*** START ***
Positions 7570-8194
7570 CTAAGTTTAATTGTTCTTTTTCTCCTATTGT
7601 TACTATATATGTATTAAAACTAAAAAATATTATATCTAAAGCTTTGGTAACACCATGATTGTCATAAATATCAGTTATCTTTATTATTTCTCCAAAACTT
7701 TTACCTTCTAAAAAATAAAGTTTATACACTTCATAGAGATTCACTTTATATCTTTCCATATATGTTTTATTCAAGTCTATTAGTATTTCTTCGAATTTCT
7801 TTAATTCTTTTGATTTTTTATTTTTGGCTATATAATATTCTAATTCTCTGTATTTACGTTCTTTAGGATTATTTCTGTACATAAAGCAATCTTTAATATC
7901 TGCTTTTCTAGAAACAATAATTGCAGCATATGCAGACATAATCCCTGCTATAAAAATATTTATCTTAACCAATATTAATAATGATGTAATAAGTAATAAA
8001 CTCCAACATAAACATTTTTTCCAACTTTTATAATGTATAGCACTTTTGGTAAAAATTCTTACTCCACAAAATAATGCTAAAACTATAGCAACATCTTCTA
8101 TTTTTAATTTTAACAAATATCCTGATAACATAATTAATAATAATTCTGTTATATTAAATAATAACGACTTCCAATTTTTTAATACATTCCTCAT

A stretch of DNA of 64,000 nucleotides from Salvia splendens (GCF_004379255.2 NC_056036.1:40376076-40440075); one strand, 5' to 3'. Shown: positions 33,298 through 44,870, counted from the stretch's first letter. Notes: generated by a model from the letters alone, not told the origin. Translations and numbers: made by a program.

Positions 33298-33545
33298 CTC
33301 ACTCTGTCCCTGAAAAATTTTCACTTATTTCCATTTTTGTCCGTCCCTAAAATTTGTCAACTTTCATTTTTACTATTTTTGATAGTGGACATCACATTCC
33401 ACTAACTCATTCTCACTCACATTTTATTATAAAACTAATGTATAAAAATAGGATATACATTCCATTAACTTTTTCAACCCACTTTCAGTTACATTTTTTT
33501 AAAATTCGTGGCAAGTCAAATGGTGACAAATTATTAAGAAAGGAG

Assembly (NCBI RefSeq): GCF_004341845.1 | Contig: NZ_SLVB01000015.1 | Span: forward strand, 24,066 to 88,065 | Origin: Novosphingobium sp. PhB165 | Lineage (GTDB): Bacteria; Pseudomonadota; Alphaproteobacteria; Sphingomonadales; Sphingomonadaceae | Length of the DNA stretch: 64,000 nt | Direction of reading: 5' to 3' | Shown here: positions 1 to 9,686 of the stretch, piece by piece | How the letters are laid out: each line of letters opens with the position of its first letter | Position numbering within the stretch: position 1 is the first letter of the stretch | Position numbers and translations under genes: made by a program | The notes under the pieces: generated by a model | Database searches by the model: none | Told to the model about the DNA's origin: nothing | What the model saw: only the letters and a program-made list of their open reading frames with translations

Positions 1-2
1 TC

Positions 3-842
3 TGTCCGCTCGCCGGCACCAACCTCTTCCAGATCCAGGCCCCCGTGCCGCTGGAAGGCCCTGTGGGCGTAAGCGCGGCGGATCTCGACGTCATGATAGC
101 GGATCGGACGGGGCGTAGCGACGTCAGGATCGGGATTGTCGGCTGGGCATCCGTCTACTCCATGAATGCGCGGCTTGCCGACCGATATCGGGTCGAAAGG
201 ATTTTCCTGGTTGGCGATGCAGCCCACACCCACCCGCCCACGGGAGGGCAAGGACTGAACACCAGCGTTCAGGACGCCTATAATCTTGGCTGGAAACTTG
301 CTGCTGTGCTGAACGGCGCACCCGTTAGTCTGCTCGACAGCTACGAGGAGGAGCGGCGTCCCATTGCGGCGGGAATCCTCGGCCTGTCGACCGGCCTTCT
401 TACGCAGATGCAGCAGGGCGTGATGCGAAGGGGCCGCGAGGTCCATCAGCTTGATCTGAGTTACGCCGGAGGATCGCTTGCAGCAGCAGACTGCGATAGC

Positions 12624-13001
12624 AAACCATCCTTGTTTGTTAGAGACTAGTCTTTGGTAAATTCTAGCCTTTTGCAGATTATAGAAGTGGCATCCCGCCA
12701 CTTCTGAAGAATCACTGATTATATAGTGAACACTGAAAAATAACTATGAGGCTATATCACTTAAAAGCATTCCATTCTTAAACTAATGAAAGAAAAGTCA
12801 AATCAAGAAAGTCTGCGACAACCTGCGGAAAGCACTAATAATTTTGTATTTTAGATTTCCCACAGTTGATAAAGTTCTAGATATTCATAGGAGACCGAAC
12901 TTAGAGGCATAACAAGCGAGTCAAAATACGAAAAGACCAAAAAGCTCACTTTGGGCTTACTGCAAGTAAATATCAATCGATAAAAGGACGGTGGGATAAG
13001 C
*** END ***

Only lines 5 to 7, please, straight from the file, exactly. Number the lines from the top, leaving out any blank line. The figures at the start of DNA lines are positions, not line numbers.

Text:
7801 TTAATTCTTTTGATTTTTTATTTTTGGCTATATAATATTCTAATTCTCTGTATTTACGTTCTTTAGGATTATTTCTGTACATAAAGCAATCTTTAATATC
7901 TGCTTTTCTAGAAACAATAATTGCAGCATATGCAGACATAATCCCTGCTATAAAAATATTTATCTTAACCAATATTAATAATGATGTAATAAGTAATAAA
8001 CTCCAACATAAACATTTTTTCCAACTTTTATAATGTATAGCACTTTTGGTAAAAATTCTTACTCCACAAAATAATGCTAAAACTATAGCAACATCTTCTA